The Japanese “Atakebune”- Class of Warships were developed during The Sengoku Period of the 16th Century. Designed for Coastal Defense, they were the largest Ships built by Japan during the late Middle Ages. A typical Atakebune ranged around 6-tons displaced and were around 200-feet in length. Made of wood, The Atakebune Ship consisted of 3 to 4 Decks. They were reinforced with large Iron or Copper Plates. Atakebune Ships originally did not have a Sail System. Propulsion was achieved by 2 to 3 Decks of Oarsmen. A Rudderman steered the Ship from the Main Deck. A “Command” or Pilot House was the only Main Deck structure visible.
Gunpowder and Firearms were still in their infancy, but Atakebune carried several Cannon and a Squadron of Arquebusiers (Riflemen). Mostly, Archers or Crossbowmen were deployed from the Main Deck. The primary combat tactic of The Atakebune was to ram and Enemy Vessel, and – using Grappling Hook and ropes, a Boarding Crew would close the two Ships in close and cross over. Several hundred Atakebune Ships were used in The Invasion of Korea in 1582. A common problem with these Ships was with their exposed Upper Deck (which was made of wood). Korean and Chinese combatants began to use a variety of Flamethrowing weapons against Atakebune Fleets (with some success).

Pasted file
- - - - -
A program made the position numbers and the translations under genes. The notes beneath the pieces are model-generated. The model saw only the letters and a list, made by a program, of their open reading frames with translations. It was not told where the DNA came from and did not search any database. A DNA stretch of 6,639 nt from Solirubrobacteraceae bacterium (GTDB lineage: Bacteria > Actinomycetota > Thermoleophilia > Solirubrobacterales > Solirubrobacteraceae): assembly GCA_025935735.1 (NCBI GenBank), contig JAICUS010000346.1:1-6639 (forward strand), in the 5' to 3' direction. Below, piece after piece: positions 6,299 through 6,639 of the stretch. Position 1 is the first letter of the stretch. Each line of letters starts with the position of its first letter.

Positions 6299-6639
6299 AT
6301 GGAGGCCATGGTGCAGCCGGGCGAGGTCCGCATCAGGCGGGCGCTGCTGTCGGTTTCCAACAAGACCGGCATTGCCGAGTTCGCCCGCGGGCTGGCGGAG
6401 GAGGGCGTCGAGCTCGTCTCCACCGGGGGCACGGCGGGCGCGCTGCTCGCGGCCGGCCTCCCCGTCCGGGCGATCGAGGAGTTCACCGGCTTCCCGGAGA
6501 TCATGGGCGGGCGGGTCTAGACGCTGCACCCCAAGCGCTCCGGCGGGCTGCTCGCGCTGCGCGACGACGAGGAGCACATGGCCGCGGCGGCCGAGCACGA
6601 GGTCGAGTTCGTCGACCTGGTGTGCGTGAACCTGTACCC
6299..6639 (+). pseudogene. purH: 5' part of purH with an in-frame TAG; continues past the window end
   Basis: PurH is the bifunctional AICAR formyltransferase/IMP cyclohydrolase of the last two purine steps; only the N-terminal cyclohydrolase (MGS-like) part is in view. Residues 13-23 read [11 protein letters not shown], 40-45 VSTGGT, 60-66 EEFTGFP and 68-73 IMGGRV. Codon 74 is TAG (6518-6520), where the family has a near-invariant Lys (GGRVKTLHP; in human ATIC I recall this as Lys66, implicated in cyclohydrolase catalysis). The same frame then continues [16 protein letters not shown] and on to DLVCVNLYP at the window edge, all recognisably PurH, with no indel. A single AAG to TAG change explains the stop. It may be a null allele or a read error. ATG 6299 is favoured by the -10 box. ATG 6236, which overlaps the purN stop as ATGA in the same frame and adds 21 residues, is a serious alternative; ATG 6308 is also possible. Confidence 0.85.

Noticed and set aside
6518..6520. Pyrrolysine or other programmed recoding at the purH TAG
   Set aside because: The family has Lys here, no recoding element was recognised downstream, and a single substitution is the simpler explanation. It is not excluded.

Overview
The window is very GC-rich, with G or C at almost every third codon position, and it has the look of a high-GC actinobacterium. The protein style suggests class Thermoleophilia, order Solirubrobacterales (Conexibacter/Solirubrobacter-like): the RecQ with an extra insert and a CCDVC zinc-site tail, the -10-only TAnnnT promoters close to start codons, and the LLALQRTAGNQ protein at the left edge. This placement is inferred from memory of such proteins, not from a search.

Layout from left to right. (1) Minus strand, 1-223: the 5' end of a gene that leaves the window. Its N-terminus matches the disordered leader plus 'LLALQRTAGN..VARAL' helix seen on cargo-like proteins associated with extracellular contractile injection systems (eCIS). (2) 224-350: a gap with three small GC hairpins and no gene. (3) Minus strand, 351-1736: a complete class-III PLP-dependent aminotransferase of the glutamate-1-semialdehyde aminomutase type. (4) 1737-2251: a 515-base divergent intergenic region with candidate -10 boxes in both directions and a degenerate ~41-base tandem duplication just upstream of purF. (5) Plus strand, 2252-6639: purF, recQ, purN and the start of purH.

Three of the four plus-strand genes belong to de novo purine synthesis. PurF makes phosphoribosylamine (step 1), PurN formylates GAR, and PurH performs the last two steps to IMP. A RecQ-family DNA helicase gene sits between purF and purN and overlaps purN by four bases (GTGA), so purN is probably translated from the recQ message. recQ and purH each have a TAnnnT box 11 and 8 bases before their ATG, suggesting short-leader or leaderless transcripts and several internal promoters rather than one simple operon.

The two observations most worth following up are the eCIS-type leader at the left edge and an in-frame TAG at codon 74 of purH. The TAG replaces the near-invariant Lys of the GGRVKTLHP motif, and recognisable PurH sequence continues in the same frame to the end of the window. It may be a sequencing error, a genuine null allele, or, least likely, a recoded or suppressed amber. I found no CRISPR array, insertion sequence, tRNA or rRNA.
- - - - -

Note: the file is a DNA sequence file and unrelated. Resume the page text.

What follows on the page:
In the 17th Century, attempts to convert The Atakebune Fleet into a Sail System involved Models with twin Masts. However, European Ship building techniques were becoming well known, with The Atakebune style being replaced by copied European Warship versions.